Now that Forbes Field is gone, maybe the triple domination of the Pirates should be viewed as a thing of the past. It has certainly been reduced in recent years, with the Kansas City Royals taking up the slack. That should not diminish the important historical significance of the great three-way association of the Pirates, the three-base hit, and Forbes Field. The following statistical tabulations should confirm that status.
Owen Wilson’s 1912 Record of 36 Triples
Date Opposing Hurter and Club City Inn. RBI
Apr. 13 Bill Steele, Cardinals StL. 2 1
Apr. 18 Harry Sallee, Cardinals Pitt. 9 0
Apr. 23 Mordecal Brown, Cubs Chi. 6 1
Apr. 27 Art Fromme, Reds Pitt. 1 1
Apr. 27 Hanson Horsey, Reds Pitt. 8 0
May 3 Larry Cheney, Cubs Pitt. 3 0
May 4 Ed Reulbach, Cubs Pitt. 4 1
May 21 Bill McTigue, Braves Pitt. 7 1
May25 Jim Lavender, Cubs Pitt. 4 0
May 25 Jim Lavender, Cubs Pitt. 6 0
May 30 (1) Harry Sallee, Cardinals Pitt. 3 1
June 17 Rube Marquard, Giants N.Y. 8 0
June 18 Doc Crandall, Giants N.Y. 9 1
June 19 Joe Willis, Cardinals Pitt. 4 1
June 20 (1) Robert Keefe, Reds Cin. 2 0
June 20 (1) Harry Gaspar, Reds Cin. 10 1
June 20 (2) Art Fromme, Reds Cin. 6 0
July 2 Larry Cheney, Cubs Pitt. 8 0
July 4 (1) Ben Taylor, Reds Pitt. 4 0
July 8 (2) Wally Schultz, Phils Pitt. 8 0
July 16 Earl Ymgling, Dodgers Pitt. 4 0
July 17 Christy Mathewson, Giants Pitt. 9 0
July 19 (1) Rube Marquard, Giants Pitt. 3 1
July 22 Buster Brown, Braves Pitt. 3 1
July 25 Eddie Stack, Dodgers Pitt. 1 0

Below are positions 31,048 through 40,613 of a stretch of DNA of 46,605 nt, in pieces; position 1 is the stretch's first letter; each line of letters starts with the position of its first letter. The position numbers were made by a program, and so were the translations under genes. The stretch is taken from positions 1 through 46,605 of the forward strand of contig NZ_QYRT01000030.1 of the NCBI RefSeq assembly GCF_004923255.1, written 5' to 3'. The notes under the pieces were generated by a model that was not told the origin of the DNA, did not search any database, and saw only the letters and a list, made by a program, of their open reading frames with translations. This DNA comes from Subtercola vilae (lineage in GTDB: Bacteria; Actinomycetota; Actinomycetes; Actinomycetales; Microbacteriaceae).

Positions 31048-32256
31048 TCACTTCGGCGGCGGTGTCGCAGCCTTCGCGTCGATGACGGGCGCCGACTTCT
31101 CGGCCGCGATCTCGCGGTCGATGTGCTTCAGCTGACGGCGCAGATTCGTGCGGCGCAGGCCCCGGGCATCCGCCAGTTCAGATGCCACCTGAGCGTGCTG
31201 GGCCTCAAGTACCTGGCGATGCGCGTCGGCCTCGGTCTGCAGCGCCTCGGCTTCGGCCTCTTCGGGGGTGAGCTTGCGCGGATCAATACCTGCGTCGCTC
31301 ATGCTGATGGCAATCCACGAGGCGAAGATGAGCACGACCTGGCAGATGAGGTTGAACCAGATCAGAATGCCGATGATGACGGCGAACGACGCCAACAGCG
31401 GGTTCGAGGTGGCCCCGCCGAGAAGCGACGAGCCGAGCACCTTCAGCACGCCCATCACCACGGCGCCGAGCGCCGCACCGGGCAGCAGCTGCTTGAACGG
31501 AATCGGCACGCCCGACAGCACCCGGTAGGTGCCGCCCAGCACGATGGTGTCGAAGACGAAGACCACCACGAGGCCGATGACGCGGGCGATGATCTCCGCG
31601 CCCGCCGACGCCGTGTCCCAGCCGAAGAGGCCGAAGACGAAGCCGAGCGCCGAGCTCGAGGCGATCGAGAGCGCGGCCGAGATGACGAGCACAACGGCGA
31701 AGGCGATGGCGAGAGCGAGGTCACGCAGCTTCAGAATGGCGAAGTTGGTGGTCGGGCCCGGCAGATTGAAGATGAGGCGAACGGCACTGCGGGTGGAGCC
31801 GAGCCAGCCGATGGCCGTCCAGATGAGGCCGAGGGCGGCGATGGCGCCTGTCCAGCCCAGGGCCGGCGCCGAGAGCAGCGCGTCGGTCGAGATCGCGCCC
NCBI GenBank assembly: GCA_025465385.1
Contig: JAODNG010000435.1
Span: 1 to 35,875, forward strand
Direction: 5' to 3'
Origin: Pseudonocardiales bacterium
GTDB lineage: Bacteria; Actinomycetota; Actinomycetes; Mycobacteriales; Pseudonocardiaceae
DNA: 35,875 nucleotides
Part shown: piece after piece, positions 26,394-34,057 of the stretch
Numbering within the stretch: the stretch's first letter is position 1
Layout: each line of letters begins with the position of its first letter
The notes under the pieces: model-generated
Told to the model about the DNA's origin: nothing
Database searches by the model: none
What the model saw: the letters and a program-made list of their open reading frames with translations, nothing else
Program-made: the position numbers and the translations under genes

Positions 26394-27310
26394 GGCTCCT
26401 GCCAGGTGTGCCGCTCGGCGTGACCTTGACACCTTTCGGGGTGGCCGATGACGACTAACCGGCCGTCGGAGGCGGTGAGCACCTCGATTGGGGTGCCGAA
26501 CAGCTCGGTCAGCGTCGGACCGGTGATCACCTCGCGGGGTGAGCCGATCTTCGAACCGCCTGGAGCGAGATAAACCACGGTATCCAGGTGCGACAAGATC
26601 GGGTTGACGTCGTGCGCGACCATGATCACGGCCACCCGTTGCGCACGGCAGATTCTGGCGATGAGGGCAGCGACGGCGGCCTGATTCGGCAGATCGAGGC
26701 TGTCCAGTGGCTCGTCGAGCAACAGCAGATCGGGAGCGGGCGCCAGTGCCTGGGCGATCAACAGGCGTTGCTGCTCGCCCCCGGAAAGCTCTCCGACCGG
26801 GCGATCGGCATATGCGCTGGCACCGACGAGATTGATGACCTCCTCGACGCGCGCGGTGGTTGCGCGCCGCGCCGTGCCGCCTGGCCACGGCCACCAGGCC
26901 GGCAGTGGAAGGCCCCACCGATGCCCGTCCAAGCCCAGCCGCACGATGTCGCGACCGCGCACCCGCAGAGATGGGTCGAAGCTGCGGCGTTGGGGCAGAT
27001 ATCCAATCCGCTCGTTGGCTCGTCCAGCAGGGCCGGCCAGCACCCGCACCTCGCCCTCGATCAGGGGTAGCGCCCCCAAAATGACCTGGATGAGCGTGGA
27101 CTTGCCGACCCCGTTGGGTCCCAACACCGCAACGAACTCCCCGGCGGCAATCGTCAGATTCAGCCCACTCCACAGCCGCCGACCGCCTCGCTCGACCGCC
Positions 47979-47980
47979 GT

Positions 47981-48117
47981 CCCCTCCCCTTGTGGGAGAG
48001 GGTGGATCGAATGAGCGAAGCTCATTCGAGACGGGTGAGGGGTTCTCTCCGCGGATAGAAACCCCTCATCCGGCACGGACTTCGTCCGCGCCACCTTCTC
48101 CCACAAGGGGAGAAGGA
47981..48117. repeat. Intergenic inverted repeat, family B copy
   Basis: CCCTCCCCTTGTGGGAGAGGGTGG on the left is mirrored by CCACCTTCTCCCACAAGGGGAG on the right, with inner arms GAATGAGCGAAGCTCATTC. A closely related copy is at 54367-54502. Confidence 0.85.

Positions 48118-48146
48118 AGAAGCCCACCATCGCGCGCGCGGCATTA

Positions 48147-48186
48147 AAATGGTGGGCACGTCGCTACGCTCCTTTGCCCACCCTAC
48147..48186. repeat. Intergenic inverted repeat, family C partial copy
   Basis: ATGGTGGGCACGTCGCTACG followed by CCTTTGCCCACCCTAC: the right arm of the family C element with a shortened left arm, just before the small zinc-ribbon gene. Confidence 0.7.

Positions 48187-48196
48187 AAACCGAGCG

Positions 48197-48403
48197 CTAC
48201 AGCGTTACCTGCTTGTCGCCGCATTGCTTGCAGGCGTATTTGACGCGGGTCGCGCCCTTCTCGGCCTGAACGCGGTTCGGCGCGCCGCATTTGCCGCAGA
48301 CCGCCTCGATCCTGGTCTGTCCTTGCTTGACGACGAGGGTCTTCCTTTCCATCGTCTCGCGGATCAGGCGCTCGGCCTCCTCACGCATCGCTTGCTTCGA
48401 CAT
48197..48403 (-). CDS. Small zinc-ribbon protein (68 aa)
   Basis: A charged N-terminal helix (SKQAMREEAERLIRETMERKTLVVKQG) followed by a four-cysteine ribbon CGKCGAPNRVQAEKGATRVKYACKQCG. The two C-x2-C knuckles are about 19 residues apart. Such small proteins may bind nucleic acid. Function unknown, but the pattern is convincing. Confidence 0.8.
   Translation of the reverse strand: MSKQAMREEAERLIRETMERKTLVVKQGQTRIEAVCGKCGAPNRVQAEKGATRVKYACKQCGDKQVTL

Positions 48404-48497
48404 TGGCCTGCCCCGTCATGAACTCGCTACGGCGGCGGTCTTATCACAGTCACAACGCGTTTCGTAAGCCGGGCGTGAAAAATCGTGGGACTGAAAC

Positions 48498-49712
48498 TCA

July 26 Earl Moore, Phils Phil. 1 0
Aug. 10 Clifton Curtis, Dodgers Bkn. 6 0
Aug. 16 Grover Alexander, Phils Pitt. 7 0
Aug. 23 Jeff Tesreau, Giants Pitt. 9 1
Aug. 26 (1) Otto Hess, Braves Pitt. 6 0
Aug. 26 (2) Ed Donnelly, Braves Pitt. 6 1
Aug. 26 (2) Ed Donnelly, Braves Pitt. 8 0
Aug. 27 Walter Dickson, Braves Pitt. 4 3
Sep. 7 Bill Perritt, Cardinals StL. 6 0
Sep. 29 Ed Reulbach, Cubs Chi. 8 0
Oct. 6 Frank Gregory, Reds Cin. 9 3
100 Career Triples for Pittsburgh
Honus Wagner 231 in 18 years
Paul Waner 187 in 15 years
Roberto Clemente 166 in 18 years
Pie Traynor 164 in 16 years
Fred Clarke 155 in 15 years
Max Carey 148 in 17 years
Tommy Leach 137 in 14 years
Arky Vaughan 116 in 11 years
Jake Beckley 114 in 8 years
Lloyd Waner 112 in 16 years
Gus Suhr 112 in 10 years
Elmer Smith 100 in 7 years
20 or More Triples in a Season
Owen Wilson 36 in 1912
Harry Davis 28 in 1897
James Williams 27 in 1899
Hazen Cuyler 26 in 1925
ElmerSmith 23 in 1893
Adam Comorosky 23 in 1930
Honus Wagner 22 in 1900
Paul Waner 22 in 1926
JakeBeckley 20 in 1891
Jake Stenzel 20 in 1894
Jake Beckley 20 in 1895
Tommy Leach 20 in 1902
Honus Wagner 20 in 1912
James Miller 20 in 1913
Rabbit Maranville 20 in 1924
Lloyd Waner 20 in 1929